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University of Michigan doctor reflects on her abortion

5/3/05 Elaine Pomeranz, MD, Pediatric Emergency Medicine.
Marcia Ledford/UM Photo Services, Marcia L. Led
5/3/05 Elaine Pomeranz, MD, Pediatric Emergency Medicine.

Since the fall of Roe v. Wade, people of childbearing ability across the United States have had their reproductive care options taken away, severely limited, or jeopardized. The Supreme Court decision has sparked outrage for some and joy for others. The change can also bring back memories of times when abortion care access was limited, or completely nonexistent.

In 1992, after years of waiting for the right time and struggling with fertility, Dr. Elaine Pomeranz found out she was pregnant. She had just started her career as a pediatrician at Michigan Medicine, and everything seemed to be falling into place.

I was 36 at the time, I had genetic testing and everything was fine. I knew I was having a girl at that point and I was really excited. But, you know, as a physician, as a pediatrician, I've seen that things don't always work out,” Pomeranz said.

At 26 weeks pregnant, Dr. Pomeranz went in for an ultrasound, ecstatic to see her baby girl for the first time. The results changed things forever. After looking at the ultrasound, it was evident the fetus Dr. Pomeranz was carrying had hydrocephalus, also known as fluid in the brain. The fetus’s cranium was almost entirely filled with fluid. If left alone, the fluid would continue building up. It was then that Dr. Pomeranz had to lay her expectations to rest and evaluate the best way to move forward for herself and her family.

“The pediatric neurosurgeons were kind enough to consult and said, ‘Let's follow this for a couple of weeks and see if the brain is growing or not.’ And so we lived in that limbo for a couple of weeks, and it wasn't happening,” Pomeranz said. “At that point, we realized that she wouldn't have a life. She wouldn't have a thought. She wouldn't have the ability to think or smile.”

Once finding out the true nature of her daughter’s condition, Dr. Pomeranz had to make a decision. She could either carry the fetus to term and take her chances, which would also put her at risk of premature delivery due to the fetus’s growing head, or she could opt for an abortion. Ultimately, she decided to spare her daughter a life that would most likely be painful and short, seeking a surgical end to the pregnancy.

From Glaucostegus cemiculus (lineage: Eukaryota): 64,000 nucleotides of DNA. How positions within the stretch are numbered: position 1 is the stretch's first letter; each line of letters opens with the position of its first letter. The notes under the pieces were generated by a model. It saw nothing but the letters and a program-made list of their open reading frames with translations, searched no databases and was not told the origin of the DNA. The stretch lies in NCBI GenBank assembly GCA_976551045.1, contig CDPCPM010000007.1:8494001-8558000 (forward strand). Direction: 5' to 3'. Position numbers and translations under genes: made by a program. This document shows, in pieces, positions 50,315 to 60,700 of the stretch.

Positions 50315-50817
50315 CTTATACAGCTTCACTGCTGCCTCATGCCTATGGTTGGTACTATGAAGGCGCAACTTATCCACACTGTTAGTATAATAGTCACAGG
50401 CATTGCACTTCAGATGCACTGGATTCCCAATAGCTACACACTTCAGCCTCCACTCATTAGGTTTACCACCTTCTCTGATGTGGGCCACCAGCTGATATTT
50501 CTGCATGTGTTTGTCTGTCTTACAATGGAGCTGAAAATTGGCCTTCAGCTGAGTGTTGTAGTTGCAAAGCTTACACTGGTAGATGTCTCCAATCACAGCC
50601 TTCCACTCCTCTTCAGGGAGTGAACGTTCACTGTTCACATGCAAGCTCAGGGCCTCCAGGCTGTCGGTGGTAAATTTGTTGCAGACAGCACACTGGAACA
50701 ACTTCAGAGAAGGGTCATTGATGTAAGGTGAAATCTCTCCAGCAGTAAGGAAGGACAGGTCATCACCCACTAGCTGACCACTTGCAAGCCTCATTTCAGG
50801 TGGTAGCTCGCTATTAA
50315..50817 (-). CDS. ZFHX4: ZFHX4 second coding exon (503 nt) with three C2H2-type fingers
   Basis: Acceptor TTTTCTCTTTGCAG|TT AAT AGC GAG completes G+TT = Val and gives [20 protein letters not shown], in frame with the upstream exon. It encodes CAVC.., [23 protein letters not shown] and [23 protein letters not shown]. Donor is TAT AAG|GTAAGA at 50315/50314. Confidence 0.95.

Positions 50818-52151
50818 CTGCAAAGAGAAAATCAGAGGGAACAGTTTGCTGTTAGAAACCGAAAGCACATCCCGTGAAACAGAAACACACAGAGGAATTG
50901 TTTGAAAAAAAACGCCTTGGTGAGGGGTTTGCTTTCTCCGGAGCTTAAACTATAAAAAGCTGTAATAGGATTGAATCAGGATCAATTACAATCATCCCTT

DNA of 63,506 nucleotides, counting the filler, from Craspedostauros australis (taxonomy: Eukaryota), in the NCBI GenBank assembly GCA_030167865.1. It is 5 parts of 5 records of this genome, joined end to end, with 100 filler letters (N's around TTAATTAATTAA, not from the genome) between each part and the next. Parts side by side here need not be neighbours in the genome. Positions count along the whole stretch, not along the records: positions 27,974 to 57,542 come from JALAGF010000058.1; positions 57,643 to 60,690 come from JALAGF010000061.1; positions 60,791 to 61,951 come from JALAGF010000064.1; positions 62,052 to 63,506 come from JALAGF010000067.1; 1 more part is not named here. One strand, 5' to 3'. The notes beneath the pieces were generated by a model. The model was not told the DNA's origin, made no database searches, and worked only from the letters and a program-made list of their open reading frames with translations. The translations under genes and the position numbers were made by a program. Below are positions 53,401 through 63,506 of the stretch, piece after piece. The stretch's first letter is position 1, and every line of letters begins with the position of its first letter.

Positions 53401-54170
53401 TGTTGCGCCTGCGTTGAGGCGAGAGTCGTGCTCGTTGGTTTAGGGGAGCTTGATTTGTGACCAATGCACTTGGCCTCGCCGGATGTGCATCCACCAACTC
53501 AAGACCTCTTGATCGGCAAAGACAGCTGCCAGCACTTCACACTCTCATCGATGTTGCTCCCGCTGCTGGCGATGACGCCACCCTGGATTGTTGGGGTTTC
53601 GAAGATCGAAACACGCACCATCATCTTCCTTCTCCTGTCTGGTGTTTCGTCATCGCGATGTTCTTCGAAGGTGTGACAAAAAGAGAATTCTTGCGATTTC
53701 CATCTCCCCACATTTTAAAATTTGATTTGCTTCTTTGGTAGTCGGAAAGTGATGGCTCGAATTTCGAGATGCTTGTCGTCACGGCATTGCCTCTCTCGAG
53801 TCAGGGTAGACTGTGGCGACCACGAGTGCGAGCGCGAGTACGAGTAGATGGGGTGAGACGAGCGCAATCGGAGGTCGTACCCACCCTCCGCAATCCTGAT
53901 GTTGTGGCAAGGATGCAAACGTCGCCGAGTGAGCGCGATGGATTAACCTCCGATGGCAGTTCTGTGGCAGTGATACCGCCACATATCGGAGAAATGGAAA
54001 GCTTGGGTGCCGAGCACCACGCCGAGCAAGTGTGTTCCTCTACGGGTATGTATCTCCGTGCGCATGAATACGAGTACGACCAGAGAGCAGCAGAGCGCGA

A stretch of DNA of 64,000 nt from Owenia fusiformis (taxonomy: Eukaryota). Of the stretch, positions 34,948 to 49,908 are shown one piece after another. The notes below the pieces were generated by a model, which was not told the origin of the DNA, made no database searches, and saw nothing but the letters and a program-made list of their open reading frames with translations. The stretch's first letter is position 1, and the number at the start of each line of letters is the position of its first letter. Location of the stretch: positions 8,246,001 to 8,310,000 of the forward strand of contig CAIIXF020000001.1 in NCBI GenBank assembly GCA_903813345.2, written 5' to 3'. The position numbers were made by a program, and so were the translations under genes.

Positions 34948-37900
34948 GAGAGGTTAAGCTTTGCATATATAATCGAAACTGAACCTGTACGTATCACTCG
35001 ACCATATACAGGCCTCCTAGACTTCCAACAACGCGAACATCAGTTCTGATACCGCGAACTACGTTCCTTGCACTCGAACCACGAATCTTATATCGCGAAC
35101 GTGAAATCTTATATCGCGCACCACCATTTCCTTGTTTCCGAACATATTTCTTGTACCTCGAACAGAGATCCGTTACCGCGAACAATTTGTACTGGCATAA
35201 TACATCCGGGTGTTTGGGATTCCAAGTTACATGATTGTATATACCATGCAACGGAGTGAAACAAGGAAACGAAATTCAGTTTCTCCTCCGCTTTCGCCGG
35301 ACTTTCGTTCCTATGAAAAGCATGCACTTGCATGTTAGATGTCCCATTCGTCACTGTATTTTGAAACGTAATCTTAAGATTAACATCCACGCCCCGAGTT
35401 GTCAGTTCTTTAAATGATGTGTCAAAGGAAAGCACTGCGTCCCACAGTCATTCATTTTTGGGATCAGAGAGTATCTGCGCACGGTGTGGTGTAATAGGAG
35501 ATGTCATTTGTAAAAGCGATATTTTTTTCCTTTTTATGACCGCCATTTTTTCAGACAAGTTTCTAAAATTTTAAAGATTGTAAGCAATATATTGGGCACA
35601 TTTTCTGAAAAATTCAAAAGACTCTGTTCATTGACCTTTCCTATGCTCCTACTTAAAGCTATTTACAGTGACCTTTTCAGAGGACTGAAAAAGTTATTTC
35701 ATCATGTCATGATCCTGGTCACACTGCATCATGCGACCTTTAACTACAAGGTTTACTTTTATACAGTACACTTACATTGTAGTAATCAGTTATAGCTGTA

“I've taken care of babies like that, and they end up needing all kinds of surgeries and they suffer. They cry. But the ones who are so badly, severely afflicted as my fetus was, I wouldn't have gone to term, first of all,” Pomeranz said. “So on top of everything else, she would have been premature. So therefore, there are all kinds of other complications.”

Although Roe v. Wade was the law of the land at the time, she was too late to receive an abortion in Michigan, being late in her third term. A colleague put her in touch with Kansas physician Dr. George Tiller, one of the few providers willing to perform late-term abortions to people with medically compromised pregnancies. There, she was able to have a safe procedure while ensuring that her daughter didn’t have to suffer any pain.

I felt safe. I felt that my idea of a daughter was safe, that this fetus was safe, that nobody was going to hurt her,” Pomeranz said. “The rest was just hard for me, going to be hard for me, but not for her anymore.”

The decision to have an abortion wasn’t easy by any means, but Dr. Pomeranz was confident that it was the best decision for both herself and her daughter. She knew that she wanted more for her daughter than a life of constant surgeries and resuscitation. Afterwards, Dr. Pomeranz went on to have two healthy sons and a long career in medicine. According to her, having an abortion made all of those things possible.

If she were resuscitated, if other people made that decision for us, she would have been in and out of the hospital all the time,” Pomeranz said. “I would not have been able to keep my job. I mean, I would have been at home with her. The other thing is, depending on how long she lived, I don't think I would have had my children that I have now.”

As someone who chose to terminate a wanted pregnancy at a time when abortion care was still limited, Dr. Pomeranz has firsthand experience with the kind of issues that are being debated in legislatures across the country. After making that difficult decision for herself and her family, she says that exceptions for rape and incest simply aren’t enough. When it comes to pregnancy, Dr. Pomeranz believes that access to safe abortion care is crucial.

“You can have a crisis at any point in a pregnancy,” Pomeranz said. “I don't know anybody who would say, ‘Oh, I changed my mind in my third term, let's abort this baby.’ No, that's not the situation. I just don't think you should make sweeping decisions for other people about this most personal part of their lives. It's not an easy black and white decision.”

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Anna joined Stateside as an assistant producer in August 2021. She is a recent graduate of Michigan State University's School of Journalism and previously worked for The State News as an intern and student government reporter.
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